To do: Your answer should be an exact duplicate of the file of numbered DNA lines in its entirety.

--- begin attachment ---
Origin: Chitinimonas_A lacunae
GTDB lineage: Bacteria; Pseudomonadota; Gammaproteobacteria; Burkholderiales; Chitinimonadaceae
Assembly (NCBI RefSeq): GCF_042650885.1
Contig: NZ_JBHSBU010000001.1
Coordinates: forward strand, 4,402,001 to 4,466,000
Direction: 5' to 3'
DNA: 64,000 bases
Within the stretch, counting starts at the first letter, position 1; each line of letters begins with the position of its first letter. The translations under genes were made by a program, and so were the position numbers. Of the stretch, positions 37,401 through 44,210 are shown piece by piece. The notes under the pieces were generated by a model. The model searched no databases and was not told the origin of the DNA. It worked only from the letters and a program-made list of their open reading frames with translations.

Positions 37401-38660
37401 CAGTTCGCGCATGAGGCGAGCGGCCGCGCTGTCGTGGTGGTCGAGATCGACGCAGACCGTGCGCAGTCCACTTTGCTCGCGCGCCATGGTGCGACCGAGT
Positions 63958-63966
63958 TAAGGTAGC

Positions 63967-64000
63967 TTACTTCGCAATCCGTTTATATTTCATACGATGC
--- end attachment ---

Origin: Chitinimonas_A lacunae
GTDB lineage: Bacteria; Pseudomonadota; Gammaproteobacteria; Burkholderiales; Chitinimonadaceae
Assembly (NCBI RefSeq): GCF_042650885.1
Contig: NZ_JBHSBU010000001.1
Coordinates: forward strand, 4,402,001 to 4,466,000
Direction: 5' to 3'
DNA: 64,000 bases
Within the stretch, counting starts at the first letter, position 1; each line of letters begins with the position of its first letter. The translations under genes were made by a program, and so were the position numbers. Of the stretch, positions 37,401 through 44,210 are shown piece by piece. The notes under the pieces were generated by a model. The model searched no databases and was not told the origin of the DNA. It worked only from the letters and a program-made list of their open reading frames with translations.

Positions 37401-38660
37401 CAGTTCGCGCATGAGGCGAGCGGCCGCGCTGTCGTGGTGGTCGAGATCGACGCAGACCGTGCGCAGTCCACTTTGCTCGCGCGCCATGGTGCGACCGAGT
Positions 63958-63966
63958 TAAGGTAGC

Positions 63967-64000
63967 TTACTTCGCAATCCGTTTATATTTCATACGATGC